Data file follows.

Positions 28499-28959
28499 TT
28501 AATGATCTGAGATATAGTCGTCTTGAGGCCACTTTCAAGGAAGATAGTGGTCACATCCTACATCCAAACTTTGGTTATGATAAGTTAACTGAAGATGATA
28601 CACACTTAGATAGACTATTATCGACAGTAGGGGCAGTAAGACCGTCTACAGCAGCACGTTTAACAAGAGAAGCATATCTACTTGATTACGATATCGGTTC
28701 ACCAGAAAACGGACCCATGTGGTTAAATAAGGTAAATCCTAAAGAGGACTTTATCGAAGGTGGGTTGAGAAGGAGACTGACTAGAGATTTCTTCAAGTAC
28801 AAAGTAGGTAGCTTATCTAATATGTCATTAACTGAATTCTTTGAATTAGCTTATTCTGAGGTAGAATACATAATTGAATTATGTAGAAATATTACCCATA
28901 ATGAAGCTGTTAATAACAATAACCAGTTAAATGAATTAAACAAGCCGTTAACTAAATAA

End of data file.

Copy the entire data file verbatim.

Positions 28499-28959
28499 TT
28501 AATGATCTGAGATATAGTCGTCTTGAGGCCACTTTCAAGGAAGATAGTGGTCACATCCTACATCCAAACTTTGGTTATGATAAGTTAACTGAAGATGATA
28601 CACACTTAGATAGACTATTATCGACAGTAGGGGCAGTAAGACCGTCTACAGCAGCACGTTTAACAAGAGAAGCATATCTACTTGATTACGATATCGGTTC
28701 ACCAGAAAACGGACCCATGTGGTTAAATAAGGTAAATCCTAAAGAGGACTTTATCGAAGGTGGGTTGAGAAGGAGACTGACTAGAGATTTCTTCAAGTAC
28801 AAAGTAGGTAGCTTATCTAATATGTCATTAACTGAATTCTTTGAATTAGCTTATTCTGAGGTAGAATACATAATTGAATTATGTAGAAATATTACCCATA
28901 ATGAAGCTGTTAATAACAATAACCAGTTAAATGAATTAAACAAGCCGTTAACTAAATAA